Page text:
Out of Bounds by Jim Brown and Steve Delsohn, 1989

Pressure by Sam Rutigliano, 1988

I Went Both Ways by Don Paul, 1988

Cleveland Browns Trivia by John F. Grabowski, 1987. Not recommended.

Football’s Gentle Giant: The Blanton Collier Story by Kay Collier Slone, 1985

Day By Day in Cleveland Browns History by Morris Eckhouse, 1984. Recommended: Long out-of-print, but uniquely handy. For one thing, it contains detailed descriptions of every Browns trade made from 1947 through 1984.

Ernie Davis: The Elmira Express, the Story of a Heisman Trophy Winner by Robert C. Gallagher, 1983. It’s a subject good enough to green-light a major motion picture.

Sam, Sipe, & Company : The Story of the Cleveland Browns by William V Levy, 1981.Recommended: Updates the classic 1965 team history Return to Glory.

PB: The Paul Brown Story by Paul Brown and Jack Clary, 1979. Recommended. As fascinating as it is self-serving, this autobiography is a key piece of puzzle in understanding the man who professionalized what would become America’s foremost spectator sport.

The Cleveland Browns: Power and Glory by Chuck Heaton, 1974

Cleveland Browns: Great Teams, Great Years by Jack Clary, 1973

They Call It a Game: Shoulders the NFL Stands On by Bernie Parrish, 1971 (reissued in 2000). The ’60s-era cornerback takes a broadside swipe at the league’s establishment.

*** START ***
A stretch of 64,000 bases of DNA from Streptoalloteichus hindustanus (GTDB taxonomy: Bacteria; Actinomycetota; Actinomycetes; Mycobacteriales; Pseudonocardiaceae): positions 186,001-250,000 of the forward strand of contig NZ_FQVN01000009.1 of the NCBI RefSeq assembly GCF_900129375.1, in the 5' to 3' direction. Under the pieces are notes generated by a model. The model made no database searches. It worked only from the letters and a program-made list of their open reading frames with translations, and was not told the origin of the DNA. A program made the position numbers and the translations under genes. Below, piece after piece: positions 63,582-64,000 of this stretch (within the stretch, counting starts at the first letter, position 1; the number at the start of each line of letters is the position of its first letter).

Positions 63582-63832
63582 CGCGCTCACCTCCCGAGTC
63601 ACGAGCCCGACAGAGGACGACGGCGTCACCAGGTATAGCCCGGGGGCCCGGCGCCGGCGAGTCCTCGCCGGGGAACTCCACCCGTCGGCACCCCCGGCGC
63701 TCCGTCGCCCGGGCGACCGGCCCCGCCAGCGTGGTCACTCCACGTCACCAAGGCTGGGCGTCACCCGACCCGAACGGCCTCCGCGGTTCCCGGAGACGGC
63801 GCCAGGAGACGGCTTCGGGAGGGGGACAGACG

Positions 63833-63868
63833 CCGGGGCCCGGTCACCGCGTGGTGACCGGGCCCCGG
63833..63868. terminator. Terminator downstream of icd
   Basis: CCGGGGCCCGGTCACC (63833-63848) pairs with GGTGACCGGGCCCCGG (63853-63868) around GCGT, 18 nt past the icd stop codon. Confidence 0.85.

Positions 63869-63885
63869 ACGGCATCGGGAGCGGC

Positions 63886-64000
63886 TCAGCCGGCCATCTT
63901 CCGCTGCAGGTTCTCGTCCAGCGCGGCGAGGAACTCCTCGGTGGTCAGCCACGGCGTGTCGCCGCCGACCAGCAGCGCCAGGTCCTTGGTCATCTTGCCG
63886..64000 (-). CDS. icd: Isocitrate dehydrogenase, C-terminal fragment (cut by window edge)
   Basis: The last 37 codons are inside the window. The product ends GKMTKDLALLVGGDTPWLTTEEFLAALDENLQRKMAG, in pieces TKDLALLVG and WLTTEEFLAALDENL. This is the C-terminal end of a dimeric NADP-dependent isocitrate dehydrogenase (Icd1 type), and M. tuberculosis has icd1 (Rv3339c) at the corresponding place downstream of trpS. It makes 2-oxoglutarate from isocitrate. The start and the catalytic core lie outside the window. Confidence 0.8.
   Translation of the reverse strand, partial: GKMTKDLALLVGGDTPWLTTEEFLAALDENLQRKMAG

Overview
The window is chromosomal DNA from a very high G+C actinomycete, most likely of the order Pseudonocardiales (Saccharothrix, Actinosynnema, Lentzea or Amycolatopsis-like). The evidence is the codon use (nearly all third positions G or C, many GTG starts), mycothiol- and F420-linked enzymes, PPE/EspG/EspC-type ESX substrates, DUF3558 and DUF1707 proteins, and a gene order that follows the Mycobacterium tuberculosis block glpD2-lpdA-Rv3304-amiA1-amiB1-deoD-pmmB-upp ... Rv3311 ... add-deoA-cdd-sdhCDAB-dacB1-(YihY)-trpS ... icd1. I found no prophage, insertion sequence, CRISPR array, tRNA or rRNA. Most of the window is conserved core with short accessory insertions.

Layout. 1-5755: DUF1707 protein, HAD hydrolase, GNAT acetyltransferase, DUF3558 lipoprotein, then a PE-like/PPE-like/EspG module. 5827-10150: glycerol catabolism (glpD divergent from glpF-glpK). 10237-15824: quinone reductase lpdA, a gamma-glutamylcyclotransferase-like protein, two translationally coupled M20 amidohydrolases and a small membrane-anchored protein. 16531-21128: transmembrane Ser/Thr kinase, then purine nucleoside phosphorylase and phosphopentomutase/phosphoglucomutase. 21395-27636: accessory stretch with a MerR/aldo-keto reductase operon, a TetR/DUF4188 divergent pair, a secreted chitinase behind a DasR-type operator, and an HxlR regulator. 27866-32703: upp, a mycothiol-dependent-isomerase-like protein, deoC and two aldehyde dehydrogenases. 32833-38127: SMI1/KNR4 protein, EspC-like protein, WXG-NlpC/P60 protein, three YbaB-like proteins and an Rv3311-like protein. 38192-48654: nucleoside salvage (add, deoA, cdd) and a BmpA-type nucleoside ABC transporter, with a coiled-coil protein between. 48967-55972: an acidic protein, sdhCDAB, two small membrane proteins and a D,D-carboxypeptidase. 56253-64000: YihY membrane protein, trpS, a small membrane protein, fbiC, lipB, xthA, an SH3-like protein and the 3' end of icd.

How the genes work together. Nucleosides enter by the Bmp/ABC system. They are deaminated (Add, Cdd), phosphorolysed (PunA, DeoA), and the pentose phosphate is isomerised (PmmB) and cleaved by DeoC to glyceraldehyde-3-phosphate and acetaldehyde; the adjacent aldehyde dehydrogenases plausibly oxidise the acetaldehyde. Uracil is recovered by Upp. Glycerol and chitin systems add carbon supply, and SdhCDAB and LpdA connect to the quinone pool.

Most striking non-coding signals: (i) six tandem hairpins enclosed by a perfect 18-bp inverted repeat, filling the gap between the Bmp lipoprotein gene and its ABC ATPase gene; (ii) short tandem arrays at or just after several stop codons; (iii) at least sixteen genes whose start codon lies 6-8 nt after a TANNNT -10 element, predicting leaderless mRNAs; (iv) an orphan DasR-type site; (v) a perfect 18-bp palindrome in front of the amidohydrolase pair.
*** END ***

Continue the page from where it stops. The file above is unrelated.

My Greatest Challenge by Bill Glass, 1968

20 Years with the Cleveland Browns by Varo Cerbaro, 1966

Get in the Game! by Bill Glass, 1965

Return to Glory: The Story of the Cleveland Browns by Bill Levy, 1965. Recommended: The first book-length history of the Browns still holds up today.

Off My Chest by Jimmy Brown with Myron Cope, 1964. Recommended: The legendary runner’s first memoir provides insight into a complex personality, whose story was crafted with the help of the man who became the distinctive longtime radio voice of the Steelers.

Confessions of a Gypsy Quarterback by George Ratterman and Robert Deindorfer, 1962

Football Scouting by Robert C. “Sarge” MacKenzie, 1955

T Quarterback by Otto Graham, 1953. Though ghost-written in actuality, this first-ever Browns-related book details the duties of the position Graham revolutionized during the Browns’ dynastic era. The action photo section is interesting, but this one’s really for hard-core collectors or coaching types.